Mar 102015
 

calibreReading books is still one of the most preferred activities by a lot of people, but with ebooks things became even easier. However, if you are an avid reader you do want to make sure that your books are organized efficiently, so this is where the importance of Calibre comes into play.

This application has been created with the main purpose of keeping your books in a single, organized place, but as time has passed, the app has definitely become much more than that. One of the things you will like in Calibre right from the start is the fact that it comes with complete support for a variety of ebook types. No matter if you use an Amazon device such as the Kindle, a Nook, Kobo or Sony based reader, you can easily organize and view the content of these files with ease.

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Jan 182015
 

rednotebook Documenting processes and systems or just keeping a diary of the daily happenings are things that many computer users are doing very often. RedNotebook is a professional application that allows you to create a log or journal of all those tasks as well as document issues with your network. The app can be seen as a professional journal for IT experts, although it can also be used by home users as well.
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Oct 202014
 

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Guest post by Richard Larson

Linux often seems like a breath of fresh air to Windows users. It’s free. It doesn’t have bloatware issues. You don’t have to pay for it. It has less malware and hacking issues because it’s less profitable and productive for the baddies to concentrate on an operating system with less users.

Did I mention it doesn’t cost anything?

Whatever the reason Linux looks good to you, you have to remember that Linux and Windows are two different animals. Windows is far more professionally polished and noob friendly. (It has to be. You paid for it.) While there are a few supported versions of Windows floating around, most users stick with the one that comes with their machines. On the hand, Linux has so many distributions, it’s hard to keep track sometimes. From the way you install programs to the amount of time you spend in a command prompt screen, it’s a different experience. Whether it’s a good experience or not depends on your preference.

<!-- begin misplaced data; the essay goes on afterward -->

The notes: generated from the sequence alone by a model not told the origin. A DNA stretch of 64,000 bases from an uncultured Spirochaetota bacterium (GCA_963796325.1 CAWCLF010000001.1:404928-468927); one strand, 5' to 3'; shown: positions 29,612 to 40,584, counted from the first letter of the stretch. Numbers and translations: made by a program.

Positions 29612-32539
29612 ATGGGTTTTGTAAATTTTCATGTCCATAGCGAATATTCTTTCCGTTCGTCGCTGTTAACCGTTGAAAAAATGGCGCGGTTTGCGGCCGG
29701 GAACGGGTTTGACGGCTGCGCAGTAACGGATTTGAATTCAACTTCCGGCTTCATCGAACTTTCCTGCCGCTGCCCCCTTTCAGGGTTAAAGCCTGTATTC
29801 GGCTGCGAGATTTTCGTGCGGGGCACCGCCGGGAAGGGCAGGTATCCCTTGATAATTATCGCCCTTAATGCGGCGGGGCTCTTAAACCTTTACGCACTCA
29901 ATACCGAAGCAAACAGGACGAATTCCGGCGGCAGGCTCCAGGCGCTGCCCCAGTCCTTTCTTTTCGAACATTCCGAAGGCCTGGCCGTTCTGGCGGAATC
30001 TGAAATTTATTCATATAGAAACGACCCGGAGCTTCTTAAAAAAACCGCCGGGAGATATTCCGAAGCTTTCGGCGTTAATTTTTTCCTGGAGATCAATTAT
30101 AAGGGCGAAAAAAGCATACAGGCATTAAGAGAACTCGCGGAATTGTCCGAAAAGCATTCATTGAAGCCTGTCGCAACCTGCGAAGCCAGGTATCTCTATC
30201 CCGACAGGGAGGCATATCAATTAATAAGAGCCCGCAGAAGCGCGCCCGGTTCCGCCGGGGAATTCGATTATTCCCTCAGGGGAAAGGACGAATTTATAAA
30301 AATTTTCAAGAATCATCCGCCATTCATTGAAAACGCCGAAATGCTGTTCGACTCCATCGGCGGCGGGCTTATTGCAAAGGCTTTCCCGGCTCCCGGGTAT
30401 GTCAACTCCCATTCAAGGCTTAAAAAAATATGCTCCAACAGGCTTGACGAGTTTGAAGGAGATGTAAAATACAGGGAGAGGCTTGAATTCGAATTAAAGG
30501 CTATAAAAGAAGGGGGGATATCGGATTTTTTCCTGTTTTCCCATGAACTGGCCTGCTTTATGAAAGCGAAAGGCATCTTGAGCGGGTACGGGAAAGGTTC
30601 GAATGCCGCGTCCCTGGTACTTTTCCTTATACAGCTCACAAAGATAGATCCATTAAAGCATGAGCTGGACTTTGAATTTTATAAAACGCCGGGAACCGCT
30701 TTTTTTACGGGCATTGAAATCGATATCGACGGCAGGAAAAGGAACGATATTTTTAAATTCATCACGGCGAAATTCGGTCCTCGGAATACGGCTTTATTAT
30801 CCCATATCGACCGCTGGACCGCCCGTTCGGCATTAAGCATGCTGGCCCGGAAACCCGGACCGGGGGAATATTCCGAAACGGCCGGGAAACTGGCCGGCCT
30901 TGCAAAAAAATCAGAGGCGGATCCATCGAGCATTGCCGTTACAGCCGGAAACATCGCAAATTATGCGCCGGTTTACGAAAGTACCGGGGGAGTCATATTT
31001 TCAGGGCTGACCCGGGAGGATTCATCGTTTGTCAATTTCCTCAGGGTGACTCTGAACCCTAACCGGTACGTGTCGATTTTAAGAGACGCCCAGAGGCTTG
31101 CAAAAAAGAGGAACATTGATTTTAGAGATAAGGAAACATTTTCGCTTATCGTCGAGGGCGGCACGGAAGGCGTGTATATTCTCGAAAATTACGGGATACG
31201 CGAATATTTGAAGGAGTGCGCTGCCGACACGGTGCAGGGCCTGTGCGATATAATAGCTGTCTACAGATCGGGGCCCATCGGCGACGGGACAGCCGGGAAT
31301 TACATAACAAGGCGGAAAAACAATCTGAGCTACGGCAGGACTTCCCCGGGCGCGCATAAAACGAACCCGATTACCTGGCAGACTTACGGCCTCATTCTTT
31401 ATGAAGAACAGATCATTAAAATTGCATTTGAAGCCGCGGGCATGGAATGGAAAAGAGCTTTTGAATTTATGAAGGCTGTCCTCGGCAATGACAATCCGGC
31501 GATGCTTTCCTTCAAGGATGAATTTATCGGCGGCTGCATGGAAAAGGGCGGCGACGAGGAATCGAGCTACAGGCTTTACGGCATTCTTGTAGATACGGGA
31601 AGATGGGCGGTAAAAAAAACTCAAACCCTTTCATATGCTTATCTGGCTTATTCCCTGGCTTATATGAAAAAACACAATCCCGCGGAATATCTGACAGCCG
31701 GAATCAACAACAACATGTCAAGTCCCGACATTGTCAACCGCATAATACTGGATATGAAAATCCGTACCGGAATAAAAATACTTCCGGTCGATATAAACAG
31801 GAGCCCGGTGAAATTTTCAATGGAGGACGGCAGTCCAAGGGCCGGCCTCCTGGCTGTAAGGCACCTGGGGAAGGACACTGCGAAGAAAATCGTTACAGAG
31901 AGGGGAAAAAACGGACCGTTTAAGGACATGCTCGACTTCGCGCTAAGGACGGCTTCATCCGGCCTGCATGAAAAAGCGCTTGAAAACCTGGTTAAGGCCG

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Linux Terminal: An lsof Primer

Linux Terminal: An lsof Primer

Article by Daniel Miessler first posted on his blog lsof is the sysadmin/security über-tool. I use it most for getting network connection related information from a system, but that’s just the beginning for this powerful and too-little-known application. The tool is aptly called lsof because it “lists openfiles“. And remember, in UNIX just about everything […]

Gigolo – Easily Manage Local And Remote Filesystem Connections

Gigolo – Easily Manage Local And Remote Filesystem Connections

Article by Himanshu Arora first posted on http://mylinuxbook.com/ Sometimes a computer system is connected to so many file-systems (in parallel) that managing these connections becomes a complex task. If a user’s work involves interacting with local, external and remote file-systems then he/she would definitely feel a need for a connection management software to manage all […]